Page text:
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Rolls Royce jet engine price hikes not impeding sales amid high demand, exec says

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Rolls investing £1 billion in engine improvements

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Customer Thai Airways this month chose competitor's engines

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Exec: 12% maintenance price hikes last year not impeding sales

By Lisa Barrington

SINGAPORE, Feb 21 (Reuters) - Price increases for Rolls-Royce aircraft engines are not impeding sales, a senior executive told Reuters on Wednesday, amid huge industry-wide demand for new aircraft and engines.

"Pricing has been up across the industry. But we also had a record year of sales ... It's certainly not having an impediment," said Ewen McDonald, the company's chief customer officer for civil aerospace, on the sidelines of the Singapore Airshow.

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Britain-based Rolls-Royce in November said it would quadruple profit over five years by boosting jet engine performance and cutting costs.

The biggest driver of profit would be a step change in margins in an engine business that powers nearly half of long-haul aircraft, including all Airbus A330neo and A350 models and some Boeing 787 planes.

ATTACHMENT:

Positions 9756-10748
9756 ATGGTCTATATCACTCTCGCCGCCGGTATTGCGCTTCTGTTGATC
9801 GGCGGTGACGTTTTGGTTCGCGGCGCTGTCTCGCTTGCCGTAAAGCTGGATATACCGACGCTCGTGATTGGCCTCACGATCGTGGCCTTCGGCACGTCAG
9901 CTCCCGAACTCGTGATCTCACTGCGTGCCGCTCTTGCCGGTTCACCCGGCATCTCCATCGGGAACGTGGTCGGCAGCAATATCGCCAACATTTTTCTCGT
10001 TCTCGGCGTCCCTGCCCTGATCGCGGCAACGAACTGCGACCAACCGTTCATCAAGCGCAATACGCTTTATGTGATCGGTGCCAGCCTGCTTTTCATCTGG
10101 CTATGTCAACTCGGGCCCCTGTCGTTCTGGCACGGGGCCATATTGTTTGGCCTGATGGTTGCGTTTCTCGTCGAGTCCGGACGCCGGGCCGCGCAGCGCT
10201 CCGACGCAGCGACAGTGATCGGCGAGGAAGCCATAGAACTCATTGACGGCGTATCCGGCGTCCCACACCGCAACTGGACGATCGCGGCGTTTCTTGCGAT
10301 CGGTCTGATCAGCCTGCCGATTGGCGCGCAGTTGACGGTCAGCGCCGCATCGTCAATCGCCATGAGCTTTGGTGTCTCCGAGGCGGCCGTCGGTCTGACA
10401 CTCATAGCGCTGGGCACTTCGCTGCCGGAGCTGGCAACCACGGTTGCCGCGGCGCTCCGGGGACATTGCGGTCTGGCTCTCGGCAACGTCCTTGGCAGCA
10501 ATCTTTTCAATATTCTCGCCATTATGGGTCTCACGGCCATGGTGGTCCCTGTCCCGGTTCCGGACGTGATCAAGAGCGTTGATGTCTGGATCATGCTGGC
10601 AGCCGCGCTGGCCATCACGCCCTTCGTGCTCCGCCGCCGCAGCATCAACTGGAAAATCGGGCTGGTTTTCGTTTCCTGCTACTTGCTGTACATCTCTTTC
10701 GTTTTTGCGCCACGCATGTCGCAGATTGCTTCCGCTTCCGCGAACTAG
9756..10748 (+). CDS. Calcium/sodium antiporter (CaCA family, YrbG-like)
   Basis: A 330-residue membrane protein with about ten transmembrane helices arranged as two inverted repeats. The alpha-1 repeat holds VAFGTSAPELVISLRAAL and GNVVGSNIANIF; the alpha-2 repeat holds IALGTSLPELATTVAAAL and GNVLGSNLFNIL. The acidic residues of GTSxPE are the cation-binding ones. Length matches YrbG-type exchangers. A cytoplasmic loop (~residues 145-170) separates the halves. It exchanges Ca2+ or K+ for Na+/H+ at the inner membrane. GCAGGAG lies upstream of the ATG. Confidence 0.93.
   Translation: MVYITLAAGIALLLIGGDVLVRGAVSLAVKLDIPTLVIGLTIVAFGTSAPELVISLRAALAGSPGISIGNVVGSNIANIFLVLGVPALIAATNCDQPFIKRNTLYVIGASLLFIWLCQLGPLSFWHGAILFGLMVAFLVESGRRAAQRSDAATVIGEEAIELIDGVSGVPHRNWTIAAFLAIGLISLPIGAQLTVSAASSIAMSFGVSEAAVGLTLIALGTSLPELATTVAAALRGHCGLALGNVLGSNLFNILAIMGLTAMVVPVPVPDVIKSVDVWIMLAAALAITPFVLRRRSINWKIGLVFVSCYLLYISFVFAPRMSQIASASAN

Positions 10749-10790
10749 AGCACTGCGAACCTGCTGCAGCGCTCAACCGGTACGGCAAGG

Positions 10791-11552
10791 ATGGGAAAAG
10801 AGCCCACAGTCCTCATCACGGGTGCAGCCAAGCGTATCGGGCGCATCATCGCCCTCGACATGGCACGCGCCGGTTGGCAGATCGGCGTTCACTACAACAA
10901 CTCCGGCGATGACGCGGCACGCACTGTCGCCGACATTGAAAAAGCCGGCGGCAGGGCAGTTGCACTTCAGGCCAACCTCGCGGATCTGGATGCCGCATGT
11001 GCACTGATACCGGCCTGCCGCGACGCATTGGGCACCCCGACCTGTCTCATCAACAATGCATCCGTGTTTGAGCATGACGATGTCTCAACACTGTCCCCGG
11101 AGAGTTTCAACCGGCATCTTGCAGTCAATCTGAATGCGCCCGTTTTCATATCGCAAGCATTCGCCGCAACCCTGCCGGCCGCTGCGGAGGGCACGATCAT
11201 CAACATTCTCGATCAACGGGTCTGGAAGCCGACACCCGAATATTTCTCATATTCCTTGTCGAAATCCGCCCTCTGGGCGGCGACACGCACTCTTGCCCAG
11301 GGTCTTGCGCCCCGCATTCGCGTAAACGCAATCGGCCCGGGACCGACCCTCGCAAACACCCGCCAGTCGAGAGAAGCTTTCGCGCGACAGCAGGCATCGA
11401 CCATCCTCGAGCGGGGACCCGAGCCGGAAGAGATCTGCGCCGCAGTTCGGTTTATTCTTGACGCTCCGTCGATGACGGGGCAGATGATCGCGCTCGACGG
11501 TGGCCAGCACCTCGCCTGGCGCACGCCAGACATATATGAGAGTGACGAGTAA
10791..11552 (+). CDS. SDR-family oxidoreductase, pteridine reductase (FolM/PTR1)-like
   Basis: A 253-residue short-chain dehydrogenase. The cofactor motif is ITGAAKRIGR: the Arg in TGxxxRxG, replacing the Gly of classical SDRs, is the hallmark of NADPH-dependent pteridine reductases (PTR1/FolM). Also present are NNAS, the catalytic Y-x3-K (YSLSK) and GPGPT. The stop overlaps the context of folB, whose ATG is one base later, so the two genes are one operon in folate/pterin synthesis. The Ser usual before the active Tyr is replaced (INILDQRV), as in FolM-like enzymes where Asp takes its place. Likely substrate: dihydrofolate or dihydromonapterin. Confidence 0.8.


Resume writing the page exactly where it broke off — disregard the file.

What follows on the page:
This included a 12% engine maintenance price increase.

Long-standing customer Thai Airways this month chose competitor GE to provide engines for 80 new Boeing 787s, following what sources have said were disagreements over pricing.

"Thai is a big customer for Rolls Royce. They will continue to be," McDonald said. "You win some, you lose some."

Rolls in November was criticised by Emirates Airline President Tim Clark over the durability of the XWB-97 engine in hot and dusty conditions, saying it must improve before Emirates would buy Airbus A350-1000s.

Rolls Royce last year said it would invest more than 1 billion pounds ($1.26 billion) in improving its four Trent engine types.

McDonald said by 2028 the time the XWB-97 can stay on a plane before overhaul in the harshest environments - such as the hot and sandy conditions of Emirates' base in Dubai - will have doubled.

In normal operating conditions the time before overhaul will increase by 50%.

Global demand for air travel led to a near-full recovery to pre-pandemic levels in 2019, but the industry has been struggling with severe shortages of parts, labour and new aircraft.

"The constraint at the moment is how many aircraft can be built," said McDonald. "People are ordering further and further out because they're worried they won’t be able to get any new aircraft to support their growth."

Rolls-Royce has in recent months started to say it would potentially return to making engines for single-aisle planes, which are currently split between RTX's Pratt & Witney and CFM International, a joint venture between Safran and GE.

"We will be interested in opportunities on narrow-body," McDonald said, but the company is waiting to see what aircraft builders require for future designs. ($1 = 0.7924 pounds) (Reporting by Lisa Barrington; Editing by Sharon Singleton)